Check screen­ing op­tions urges pa­tient


An Auck­land can­cer pa­tient’s only mo­tive is to help other women.

This from an eastern bays wo­man in her 60’s who has had breast can­cer de­tected re­cently on the to­mosyn­the­sis mam­mo­gram. Ac­cord­ing to the pa­tient, who wishes to re­main anony­mous, the stan­dard mam­mo­gram she had did not de­tect her breast ab­nor­mal­i­ties.

She says that fol­low­ing her stan­dard mam­mo­gram she was lucky to be of­fered to­mosyn­the­sis as a breast screen­ing op­tion. ’’I hadn’t re­ally thought about can­cer, but it turns out I had two tu­mours and the can­cer had spread to the lymph nodes,’’ she says. The pa­tient says there is no breast can­cer his­tory in her fam­ily. Ac­cord­ing to the New Zealand Breast Can­cer Foun­da­tion, 90 - 95 per cent of those di­ag­nosed won’t have ei­ther. The pa­tient says she was also lucky be­cause she is in the small per­cent­age of women who ex­pe­ri­enced breast pain. Its on­set is ini­tially what mo­ti­vated her to see a doc­tor and sub­se­quently led her to have breast screen­ing. She en­cour­ages women to have a mam­mo­gram whether they are in pain or not. ‘‘I urge women to find out if to­mosyn­the­sis mam­mog­ra­phy is an op­tion avail­able to them for breast screen­ing,’’ she says.

Dig­i­tal to­mosyn­the­sis (tomo) is the lat­est in breast imag­ing tech­nol­ogy. Ac­cord­ing to As­cot Ra­di­ol­ogy ra­di­ol­o­gist Dr An­thony Doyle, tomo is proven to have a higher can­cer de­tec­tion rate and a re­duced re­call rate without any added risk or ra­di­a­tion to pa­tients. Screen­ing with tomo has been shown in peer re­viewed in­de­pen­dent stud­ies to re­duce the chance of dy­ing of breast can­cer by one-third.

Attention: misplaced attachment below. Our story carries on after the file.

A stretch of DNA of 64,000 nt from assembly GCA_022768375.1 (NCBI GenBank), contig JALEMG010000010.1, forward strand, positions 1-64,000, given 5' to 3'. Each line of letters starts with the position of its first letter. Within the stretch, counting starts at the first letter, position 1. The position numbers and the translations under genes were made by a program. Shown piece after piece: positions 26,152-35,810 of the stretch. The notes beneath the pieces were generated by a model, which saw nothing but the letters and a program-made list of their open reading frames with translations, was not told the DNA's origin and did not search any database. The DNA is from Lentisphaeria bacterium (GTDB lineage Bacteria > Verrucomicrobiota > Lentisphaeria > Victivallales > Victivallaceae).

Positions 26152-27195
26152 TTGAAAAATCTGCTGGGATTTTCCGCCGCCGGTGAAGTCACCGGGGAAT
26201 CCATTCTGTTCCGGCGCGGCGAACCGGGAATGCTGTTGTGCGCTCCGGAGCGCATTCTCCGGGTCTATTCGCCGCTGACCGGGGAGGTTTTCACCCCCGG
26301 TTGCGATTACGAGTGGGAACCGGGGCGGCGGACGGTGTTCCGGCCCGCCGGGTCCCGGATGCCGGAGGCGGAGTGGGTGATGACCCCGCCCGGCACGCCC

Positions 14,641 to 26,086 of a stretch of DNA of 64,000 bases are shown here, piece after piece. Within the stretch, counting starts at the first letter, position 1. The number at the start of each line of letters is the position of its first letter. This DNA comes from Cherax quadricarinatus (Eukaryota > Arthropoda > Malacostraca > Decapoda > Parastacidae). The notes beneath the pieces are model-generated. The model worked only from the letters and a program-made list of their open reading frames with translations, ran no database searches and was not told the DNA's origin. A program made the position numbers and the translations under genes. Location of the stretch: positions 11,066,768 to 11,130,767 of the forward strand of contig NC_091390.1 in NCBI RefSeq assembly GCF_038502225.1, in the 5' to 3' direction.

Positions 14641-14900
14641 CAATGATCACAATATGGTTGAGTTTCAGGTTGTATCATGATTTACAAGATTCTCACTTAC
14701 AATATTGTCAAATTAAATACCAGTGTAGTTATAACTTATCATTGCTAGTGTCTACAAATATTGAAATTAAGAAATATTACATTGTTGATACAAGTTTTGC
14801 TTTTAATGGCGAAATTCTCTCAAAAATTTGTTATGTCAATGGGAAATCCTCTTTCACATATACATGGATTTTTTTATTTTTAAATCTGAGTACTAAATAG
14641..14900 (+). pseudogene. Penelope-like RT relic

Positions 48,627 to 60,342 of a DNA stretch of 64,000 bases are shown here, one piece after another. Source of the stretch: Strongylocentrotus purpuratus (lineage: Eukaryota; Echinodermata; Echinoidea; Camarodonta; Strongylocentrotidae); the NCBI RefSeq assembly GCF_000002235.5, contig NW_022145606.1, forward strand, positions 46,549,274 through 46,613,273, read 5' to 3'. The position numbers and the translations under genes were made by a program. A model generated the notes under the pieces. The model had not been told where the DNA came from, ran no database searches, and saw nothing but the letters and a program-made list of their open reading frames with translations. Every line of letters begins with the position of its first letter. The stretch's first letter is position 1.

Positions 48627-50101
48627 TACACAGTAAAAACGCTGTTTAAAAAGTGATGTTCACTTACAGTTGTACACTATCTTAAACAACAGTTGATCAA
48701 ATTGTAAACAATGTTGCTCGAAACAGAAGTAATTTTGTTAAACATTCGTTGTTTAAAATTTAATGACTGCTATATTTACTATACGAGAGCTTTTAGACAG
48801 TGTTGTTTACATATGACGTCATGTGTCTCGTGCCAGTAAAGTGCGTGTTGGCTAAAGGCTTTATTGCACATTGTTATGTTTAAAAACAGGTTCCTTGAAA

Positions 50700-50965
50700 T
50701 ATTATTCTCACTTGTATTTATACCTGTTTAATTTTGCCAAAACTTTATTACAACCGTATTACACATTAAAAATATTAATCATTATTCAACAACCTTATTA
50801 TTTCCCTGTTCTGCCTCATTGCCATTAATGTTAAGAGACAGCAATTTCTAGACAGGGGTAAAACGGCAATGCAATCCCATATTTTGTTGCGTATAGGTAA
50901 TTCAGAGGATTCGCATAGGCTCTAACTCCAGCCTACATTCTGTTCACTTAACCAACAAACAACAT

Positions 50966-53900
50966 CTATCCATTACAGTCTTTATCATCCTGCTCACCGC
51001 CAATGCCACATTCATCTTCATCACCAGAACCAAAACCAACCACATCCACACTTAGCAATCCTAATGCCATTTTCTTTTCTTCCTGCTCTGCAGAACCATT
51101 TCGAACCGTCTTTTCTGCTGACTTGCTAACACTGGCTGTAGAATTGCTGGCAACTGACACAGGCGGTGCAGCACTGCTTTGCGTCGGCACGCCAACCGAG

Tra­di­tional dig­i­tal mam­mog­ra­phy pro­duces two im­ages of each breast. In some cases, this re­sults in over­lap­ping tis­sue which can make it more dif­fi­cult to de­tect can­cers. The tomo cre­ates highly de­tailed, mul­ti­layer im­ages. Po­si­tion­ing is sim­i­lar to that of a mam­mo­gram. The re­sult­ing im­ages pro­vide the best pos­si­ble view of all of the breast tis­sue, with greater can­cer de­tec­tion across all ages and breast den­si­ties.

Ac­cord­ing to the New Zealand Breast Can­cer Foun­da­tion eight women are di­ag­nosed with breast can­cer a day in New Zealand.


Dr An­thony Doyle says to­mosyn­the­sis mam­mog­ra­phy is proven to have a higher can­cer de­tec­tion rate.

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